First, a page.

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The relief bill passed in March banned landlords from evicting people in rental properties that receive federal assistance or federally-connected financing. That moratorium ended in late July.

In March, the administration suspended foreclosures and evictions of homeowners with mortgages insured by the Federal Housing Administration, a move that applied to more than eight million homes. The Federal Housing Finance Agency also directed mortgage giants Fannie Mae and Freddie Mac to stop foreclosures and evictions of homeowners.

On jobless aid, which provided $600 a week until it expired last week, the White House is considering using unspent money from the earlier Cares Act legislation to help states restore benefits, according to people familiar with the matter.

White House spokesman Judd Deere said a legislative solution was the goal, but Mr. Trump was “fully prepared to use his executive authority to help those who continue to be impacted.”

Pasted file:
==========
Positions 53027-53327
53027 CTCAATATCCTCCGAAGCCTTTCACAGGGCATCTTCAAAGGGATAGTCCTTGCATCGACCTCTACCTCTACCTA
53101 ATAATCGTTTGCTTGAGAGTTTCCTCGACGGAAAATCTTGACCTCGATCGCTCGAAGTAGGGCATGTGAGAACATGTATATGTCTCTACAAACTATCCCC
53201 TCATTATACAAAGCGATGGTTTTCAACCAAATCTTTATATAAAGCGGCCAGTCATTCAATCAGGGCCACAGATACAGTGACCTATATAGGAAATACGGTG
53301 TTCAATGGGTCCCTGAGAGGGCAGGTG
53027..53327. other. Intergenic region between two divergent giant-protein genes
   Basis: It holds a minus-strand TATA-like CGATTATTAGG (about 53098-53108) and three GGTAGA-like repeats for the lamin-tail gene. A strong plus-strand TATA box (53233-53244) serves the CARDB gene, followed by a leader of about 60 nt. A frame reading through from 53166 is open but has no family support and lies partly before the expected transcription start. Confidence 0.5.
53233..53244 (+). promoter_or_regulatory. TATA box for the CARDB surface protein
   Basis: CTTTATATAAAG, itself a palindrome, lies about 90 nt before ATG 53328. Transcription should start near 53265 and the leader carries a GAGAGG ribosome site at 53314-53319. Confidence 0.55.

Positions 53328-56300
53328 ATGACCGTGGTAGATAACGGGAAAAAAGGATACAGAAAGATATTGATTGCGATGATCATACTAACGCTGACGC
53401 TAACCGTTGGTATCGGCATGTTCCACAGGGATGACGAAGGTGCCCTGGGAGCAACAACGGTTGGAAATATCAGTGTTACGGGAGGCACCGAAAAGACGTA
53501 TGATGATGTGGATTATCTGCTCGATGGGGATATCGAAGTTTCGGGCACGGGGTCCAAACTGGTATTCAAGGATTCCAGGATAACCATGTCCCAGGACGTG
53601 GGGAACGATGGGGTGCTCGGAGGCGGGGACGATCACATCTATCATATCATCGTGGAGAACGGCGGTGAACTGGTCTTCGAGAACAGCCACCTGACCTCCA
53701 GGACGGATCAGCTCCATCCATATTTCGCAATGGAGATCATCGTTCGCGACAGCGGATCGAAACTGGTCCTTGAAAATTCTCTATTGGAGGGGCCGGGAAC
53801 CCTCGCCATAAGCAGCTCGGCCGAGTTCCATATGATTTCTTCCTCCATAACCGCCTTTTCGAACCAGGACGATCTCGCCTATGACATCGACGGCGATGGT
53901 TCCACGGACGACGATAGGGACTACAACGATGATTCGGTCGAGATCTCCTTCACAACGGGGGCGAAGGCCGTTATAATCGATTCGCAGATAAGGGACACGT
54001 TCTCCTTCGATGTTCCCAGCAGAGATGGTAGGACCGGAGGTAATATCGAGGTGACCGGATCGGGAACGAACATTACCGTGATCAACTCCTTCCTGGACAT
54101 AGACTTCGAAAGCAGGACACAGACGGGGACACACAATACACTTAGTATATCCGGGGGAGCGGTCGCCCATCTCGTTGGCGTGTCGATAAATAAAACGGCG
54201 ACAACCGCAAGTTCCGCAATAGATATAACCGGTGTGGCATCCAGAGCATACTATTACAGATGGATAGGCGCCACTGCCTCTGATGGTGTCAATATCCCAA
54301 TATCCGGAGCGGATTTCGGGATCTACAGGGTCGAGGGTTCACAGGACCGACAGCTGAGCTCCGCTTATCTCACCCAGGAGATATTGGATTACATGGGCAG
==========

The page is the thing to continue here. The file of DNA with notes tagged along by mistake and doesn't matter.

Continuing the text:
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The president told reporters on Thursday that he could sign executive orders as soon as Friday or Saturday if the negotiations don’t show signs of progress.

The prospect of Mr. Trump taking action put new pressure Thursday on Democratic leaders and White House officials trying to hash out a deal. Senate Majority Leader Mitch McConnell (R., Ky.) said he was delaying the start of the Senate’s summer recess, set to begin after close of business Thursday, but it was unclear when lawmakers would actually be called back for votes.